Tuesday, March 27, 2012

Survival tips in a foreign land part 3: The 2 capital Ps... Patience and Perseverance!

This is my 100th post! Coincidentally, though google stats show that I have broken the 10,000-hit barrier quite a while ago, my blog-counter finally shows more than 10,000 hits! It took Stranger in Bangkok more than 2 years to reach this milestone, but an average of between 10-20 site visits a day is really quite encouraging for a low-profile blog like this one, and this is one of the main reasons why I keep this blog going amidst my busy schedules. I would hereby like to thank everyone who have been supporting this blog all along and long may it continue. What I promise will be many more interesting insights into my life in exotic Thailand.

Now that all the thanking is done, I shall continue with part 3 of my series of survival tips, and this is an important one. I call it the 2 capital Ps, namely Patience and Perseverance.

The Stranger in Bangkok's survival tips in a foreign land part 3: Patience and Perserverance

1. Patience 

Visiting a foreign country without a tour guide is already a headache. You need to plan your own route, book your own hotels, arrange your own transport etc. It is enough work to discourage many from travelling. What about trying to live long-term in a foreign country? The challenges cannot be underestimated.

First and foremost, in order to successfully settle down on foreign soil, patience is a key virtue. Coming from Singapore, at least when I was living there, it was a country known for its obvious efficiency. The subway comes on time with minimal breakdowns (this might no longer be the case), there are few traffic jams and people are generally programmed to be highly efficient, be it in government organisations or private sectors. You could renew your passport online, register a company in a matter of minutes and get internet wired in your home within a week of moving in. These are things we take for granted until the day we leave.

Not many countries are half as efficient as Singapore, and I do not only mean comparatively lesser developed countries. I had an ex-colleague from the Netherlands telling me it takes weeks to get his internet hooked up back home and another friend complaining about needing to queue for a week to see the doctor in Ireland to get a cure for her flu. Not fun isn't it?

In Thailand, I have learnt to expect delays for everything. Things do not get done the first time. Be it making curtains at home, getting your visa extended at the government office or getting forms submitted at the port to clear your company's goods etc., it would be some sort of a miracle if it's completed at first try. Because of the severity of traffic congestion here, it is also unreasonable to expect people to be punctual for their appointments. If you are not patient enough and cannot tolerate inefficiency, your life will be miserable day-in day-out, and I can assure you that you will not be here for long.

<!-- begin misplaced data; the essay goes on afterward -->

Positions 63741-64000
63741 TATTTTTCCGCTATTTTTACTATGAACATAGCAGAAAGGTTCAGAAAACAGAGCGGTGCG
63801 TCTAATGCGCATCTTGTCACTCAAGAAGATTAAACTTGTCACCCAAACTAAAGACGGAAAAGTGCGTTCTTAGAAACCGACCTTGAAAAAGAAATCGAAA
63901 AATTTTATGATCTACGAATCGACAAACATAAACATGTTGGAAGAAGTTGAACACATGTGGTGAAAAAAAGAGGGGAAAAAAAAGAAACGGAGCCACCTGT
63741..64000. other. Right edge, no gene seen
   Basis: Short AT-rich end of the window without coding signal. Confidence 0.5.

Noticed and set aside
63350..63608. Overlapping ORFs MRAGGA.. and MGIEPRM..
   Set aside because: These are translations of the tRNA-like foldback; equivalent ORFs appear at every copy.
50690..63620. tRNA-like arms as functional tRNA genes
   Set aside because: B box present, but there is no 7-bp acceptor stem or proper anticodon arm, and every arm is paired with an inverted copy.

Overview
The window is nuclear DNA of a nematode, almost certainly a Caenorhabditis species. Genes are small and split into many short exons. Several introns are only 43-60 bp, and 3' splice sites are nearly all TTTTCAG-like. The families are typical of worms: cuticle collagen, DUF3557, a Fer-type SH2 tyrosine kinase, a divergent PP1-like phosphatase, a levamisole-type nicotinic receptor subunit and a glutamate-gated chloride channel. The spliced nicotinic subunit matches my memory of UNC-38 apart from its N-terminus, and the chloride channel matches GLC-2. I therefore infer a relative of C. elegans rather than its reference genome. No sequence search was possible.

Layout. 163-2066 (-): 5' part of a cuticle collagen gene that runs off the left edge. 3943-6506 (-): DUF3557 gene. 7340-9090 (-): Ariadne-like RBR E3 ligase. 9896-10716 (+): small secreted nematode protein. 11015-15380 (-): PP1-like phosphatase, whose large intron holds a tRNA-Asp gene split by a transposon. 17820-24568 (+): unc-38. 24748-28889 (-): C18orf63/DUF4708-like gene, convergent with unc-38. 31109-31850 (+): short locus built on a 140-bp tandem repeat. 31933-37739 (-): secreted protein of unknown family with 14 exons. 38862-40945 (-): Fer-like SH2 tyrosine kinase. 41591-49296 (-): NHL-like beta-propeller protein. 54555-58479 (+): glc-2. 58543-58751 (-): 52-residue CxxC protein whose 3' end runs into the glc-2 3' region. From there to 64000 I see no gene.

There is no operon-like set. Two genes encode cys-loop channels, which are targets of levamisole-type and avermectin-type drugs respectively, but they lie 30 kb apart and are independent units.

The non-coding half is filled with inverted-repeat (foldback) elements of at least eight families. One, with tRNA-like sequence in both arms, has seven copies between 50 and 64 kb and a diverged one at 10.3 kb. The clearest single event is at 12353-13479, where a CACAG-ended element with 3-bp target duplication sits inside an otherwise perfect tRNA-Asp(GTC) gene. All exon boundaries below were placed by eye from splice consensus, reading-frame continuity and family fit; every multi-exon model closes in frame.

2. Perseverance

This virtue is closely related to the previous one, because perseverance in abundance helps you to be more patient. You might say, " Isn't patience and perseverance important virtues even if I am back home?" Certainly! But you will need much bigger serving of each in order to thrive in a foreign environment.

Remember, you are not home anymore. If you have not read my previous tips and have not set up a proper local social network nor brought your family here, you have virtually no help. Do you think you could get your brother to pack dinner for you, your mum to post a letter for you, or your grandmother to help babysit your child for you while you watch a movie? Throw all that out of the window please. Every single thing needs to be done by you, you and yourself. There is no longer any help from close ones, in fact, you need to be even more motivated to settle all problems quietly as you do not want the folks at home to worry about you. Even if you are badly ill, you will have to crawl your own way to the clinic to get yourself a remedy. You will feel lonelier than ever.

At the office, do you think you could get away with passing a job to a colleague while things go wrong? The very person who put you there most likely did it so that you could clear all the shit in the company. Don't even try to do it, you HAVE to do it, that's what you are there for.

All these challenges means that you must persevere. If you fail, try again, and again, and again, by yourself, until you find a solution. Focus on the result, on what you want to achieve and work towards it, not letting anything sway you or get you down. This gutsy single-mindedness will get you very far.

In 2009, I came to Bangkok with 2 bare hands and managed to create something out of nothing. Many more obstacles lie ahead of me, but with a lot of patience, stubborn perseverance and God's infinite grace, I am confident I can eventually overcome them. You can do it too.

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